With Ward 17 closed down, the team from All Saints face big changes as they are split up and some are moved to the fast paced world of the Emergency Department, headed by Director of Emergency Frank Campion.
Beneath its surface exists a playground for the murky underworld, pollution hazards, the remnants of huge drug hauls, and a graveyard of bodies from years of suicides, accidents and murders. That's the world of the WATER RATS.
Georgie returns to her home town of Little Oberon with her teenage daughter Natasha to see her dying mother. The newcomers are regarded with suspicion and malice, and Natasha soon discovers not all is as it seems in Little Oberon.
Follow the men and women who work in a downtown police station and a renegade crisis centre in the tough red light district of Sydney, as they deal with the endless array of problems, crimes and triumphs that tumble onto the streets.
Face to Face is adapted from David Williamson's play of the same name which is in turn based on the transcripts from real conflict resolution sessions. The story is about a young scaffold ... See full summary »
MDA is an Australian Medical Defense Organisation. It serves an insurance function, defending the doctors who form its membership against lawsuits and malpractice actions, in return for a fixed annual fee. Its staff are a mixture of lawyers and doctors, led by lawyer Bill 'Happy' Henderson (Shane Bourne). He is ably aided by Dr Ella Davies (Kerry Amstrong), who later leaves to become head of emergency medicine at nearby St Albans hospital. Jason Donovan plays nemesis Richard Savage, a partner at Kato and Pittman, seen either as a wily and passionate advocate for patient rights, or an ambulance-chaser.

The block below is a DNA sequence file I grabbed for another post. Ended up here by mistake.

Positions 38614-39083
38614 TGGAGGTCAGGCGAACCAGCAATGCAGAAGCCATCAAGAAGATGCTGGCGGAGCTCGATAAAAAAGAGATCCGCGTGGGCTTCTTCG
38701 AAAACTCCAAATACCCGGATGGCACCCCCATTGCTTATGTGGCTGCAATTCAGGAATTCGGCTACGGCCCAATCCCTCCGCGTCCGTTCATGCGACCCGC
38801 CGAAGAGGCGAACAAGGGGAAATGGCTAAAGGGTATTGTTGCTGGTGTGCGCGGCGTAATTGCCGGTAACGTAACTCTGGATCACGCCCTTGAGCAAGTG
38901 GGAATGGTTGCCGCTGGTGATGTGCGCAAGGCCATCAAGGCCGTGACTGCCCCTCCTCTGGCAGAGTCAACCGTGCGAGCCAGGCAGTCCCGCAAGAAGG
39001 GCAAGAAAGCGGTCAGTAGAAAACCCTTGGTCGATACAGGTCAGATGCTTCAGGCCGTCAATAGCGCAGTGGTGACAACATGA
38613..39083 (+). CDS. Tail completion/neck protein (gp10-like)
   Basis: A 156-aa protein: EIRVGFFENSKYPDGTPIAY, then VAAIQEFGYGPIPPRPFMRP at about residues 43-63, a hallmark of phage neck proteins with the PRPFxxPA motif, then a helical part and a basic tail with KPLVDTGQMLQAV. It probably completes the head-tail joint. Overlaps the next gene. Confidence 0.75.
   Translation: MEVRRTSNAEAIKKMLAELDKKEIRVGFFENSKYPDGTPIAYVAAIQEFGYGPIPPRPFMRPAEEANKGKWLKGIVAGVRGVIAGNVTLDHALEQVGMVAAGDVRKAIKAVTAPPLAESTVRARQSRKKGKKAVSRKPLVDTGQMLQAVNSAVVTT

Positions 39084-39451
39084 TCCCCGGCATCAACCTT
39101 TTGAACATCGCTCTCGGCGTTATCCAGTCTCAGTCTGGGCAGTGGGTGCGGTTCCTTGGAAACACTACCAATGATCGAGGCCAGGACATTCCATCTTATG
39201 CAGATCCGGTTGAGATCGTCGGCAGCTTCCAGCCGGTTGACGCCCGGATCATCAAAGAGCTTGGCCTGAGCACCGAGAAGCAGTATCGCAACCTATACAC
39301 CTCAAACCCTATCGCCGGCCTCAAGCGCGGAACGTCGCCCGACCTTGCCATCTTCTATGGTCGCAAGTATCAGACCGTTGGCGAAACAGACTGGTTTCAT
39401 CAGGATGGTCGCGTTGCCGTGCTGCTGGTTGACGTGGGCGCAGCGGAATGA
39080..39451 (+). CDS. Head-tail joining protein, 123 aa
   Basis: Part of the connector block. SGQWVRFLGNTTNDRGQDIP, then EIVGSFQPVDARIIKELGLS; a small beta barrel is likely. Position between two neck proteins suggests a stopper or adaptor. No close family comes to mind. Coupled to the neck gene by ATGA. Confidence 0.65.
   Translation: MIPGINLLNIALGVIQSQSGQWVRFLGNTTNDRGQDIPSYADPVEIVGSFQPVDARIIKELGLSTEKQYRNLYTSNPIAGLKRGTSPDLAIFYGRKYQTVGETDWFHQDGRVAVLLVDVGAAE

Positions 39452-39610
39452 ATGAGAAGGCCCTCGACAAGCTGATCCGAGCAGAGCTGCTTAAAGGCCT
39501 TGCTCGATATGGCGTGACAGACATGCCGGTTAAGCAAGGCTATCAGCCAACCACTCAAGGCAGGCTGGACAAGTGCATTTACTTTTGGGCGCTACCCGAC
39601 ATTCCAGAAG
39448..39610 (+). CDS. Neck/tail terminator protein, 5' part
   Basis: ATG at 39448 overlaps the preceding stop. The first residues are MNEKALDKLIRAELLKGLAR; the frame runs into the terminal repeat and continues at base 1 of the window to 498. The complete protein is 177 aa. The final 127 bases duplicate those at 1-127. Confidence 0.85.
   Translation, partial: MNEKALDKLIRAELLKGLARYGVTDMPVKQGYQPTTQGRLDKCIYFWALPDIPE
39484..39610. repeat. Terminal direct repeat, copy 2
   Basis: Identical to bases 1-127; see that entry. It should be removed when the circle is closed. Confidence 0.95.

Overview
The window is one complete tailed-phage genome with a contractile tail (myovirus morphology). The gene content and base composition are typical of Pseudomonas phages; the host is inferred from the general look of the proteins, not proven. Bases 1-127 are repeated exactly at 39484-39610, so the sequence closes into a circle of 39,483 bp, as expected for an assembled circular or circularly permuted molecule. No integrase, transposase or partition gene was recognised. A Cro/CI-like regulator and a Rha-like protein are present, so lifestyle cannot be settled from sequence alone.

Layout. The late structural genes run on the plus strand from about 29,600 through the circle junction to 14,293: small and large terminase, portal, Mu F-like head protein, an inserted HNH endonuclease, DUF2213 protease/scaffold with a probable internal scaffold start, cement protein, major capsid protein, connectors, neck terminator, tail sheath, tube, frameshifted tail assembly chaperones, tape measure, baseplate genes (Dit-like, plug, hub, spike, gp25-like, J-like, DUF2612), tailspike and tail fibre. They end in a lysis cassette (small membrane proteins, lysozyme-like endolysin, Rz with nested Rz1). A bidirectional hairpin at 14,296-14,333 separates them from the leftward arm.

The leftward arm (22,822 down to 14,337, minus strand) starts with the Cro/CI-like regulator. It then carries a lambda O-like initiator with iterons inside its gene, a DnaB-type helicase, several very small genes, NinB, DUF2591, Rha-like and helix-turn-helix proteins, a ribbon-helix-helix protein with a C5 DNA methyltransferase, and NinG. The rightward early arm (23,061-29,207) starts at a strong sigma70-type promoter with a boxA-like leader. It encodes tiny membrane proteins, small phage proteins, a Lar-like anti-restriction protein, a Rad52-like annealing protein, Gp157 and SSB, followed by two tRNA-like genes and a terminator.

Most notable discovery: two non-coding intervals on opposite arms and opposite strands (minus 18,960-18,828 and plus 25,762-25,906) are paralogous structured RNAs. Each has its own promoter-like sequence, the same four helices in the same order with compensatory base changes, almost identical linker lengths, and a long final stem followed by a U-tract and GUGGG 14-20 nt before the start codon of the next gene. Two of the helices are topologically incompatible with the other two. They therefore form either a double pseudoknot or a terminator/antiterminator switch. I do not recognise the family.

This series is more delicately crafted than would appear at a casual viewing. Most story-lines continue - sometimes over several weeks - and are over-lapped by yet other stories, so you have to sit with it over several weeks in order to actually `get' what it's about.
I'm thrilled that there are no `goodies' and `baddies' in this series. You know, like: `We're doctors/lawyers, and there ain't nothin' we cain't do!' If anything, MDA presents its characters as people, before all else. It presents the law as it is - rigid and flawed, but it's all we have. We see doctors as people who can be anything from cold and arrogant professionals, to scared victims of a system - medical indemnity - which we've `inherited' from the US. This system appears to almost have developed a life of its own in our current society, which seems to believe that perceptions of wrong-doing can be `fixed' with money.
Scripts are tight and economical - you have to pay attention - and the acting is superb. Worth a special mention is Shane Bourne (previously known as a stand-up comic!) His character (`Happy' Henderson) is complex and believable. I found myself angry with him and at the same time sympathetic when he behaved less than nobly towards his son. It's also good to see that Jason Donovan has left Scott Robinson well and truly behind him. His Richard Savage - while a bit one-dimensional for my tastes - is suitably reptilian to satisfy the character balance.
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